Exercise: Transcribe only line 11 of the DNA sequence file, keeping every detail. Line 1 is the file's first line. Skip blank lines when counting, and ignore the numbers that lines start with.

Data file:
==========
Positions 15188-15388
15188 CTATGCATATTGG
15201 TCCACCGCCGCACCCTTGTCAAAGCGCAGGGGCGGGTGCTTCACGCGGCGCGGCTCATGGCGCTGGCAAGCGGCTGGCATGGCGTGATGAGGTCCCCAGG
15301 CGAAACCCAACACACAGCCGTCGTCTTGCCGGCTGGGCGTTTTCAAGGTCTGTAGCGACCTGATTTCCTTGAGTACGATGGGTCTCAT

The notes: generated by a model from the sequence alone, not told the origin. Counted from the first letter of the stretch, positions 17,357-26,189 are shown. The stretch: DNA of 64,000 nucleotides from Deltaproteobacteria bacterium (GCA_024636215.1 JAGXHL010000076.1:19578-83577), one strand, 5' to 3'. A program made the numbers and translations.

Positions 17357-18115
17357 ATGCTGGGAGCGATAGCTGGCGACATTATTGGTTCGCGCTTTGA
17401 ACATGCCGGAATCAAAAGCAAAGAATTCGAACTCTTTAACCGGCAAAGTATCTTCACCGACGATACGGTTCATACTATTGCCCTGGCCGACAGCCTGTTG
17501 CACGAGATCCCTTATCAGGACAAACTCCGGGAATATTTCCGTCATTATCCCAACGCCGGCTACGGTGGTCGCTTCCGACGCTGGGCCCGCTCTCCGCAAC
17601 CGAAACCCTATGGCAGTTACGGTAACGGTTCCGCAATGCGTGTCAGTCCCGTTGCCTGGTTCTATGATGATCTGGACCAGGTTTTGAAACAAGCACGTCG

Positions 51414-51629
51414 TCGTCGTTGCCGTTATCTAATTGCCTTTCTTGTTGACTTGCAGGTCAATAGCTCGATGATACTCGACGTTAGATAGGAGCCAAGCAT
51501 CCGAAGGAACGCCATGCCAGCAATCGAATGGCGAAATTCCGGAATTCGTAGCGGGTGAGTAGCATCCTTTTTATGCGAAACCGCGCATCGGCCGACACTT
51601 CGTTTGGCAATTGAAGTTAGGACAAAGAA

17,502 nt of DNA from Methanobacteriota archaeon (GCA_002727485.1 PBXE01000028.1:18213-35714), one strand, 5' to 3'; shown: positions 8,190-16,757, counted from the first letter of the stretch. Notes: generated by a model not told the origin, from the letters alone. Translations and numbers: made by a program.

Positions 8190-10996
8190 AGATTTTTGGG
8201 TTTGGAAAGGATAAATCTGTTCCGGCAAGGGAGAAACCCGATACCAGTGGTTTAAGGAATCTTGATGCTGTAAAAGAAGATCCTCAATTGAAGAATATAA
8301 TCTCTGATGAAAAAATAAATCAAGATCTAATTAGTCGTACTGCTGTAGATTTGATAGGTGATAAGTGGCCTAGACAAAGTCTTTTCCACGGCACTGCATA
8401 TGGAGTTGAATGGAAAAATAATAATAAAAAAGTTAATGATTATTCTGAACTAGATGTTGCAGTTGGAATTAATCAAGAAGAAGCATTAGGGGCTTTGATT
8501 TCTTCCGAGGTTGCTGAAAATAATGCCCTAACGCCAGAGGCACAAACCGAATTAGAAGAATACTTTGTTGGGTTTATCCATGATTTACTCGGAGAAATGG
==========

Positions 51414-51629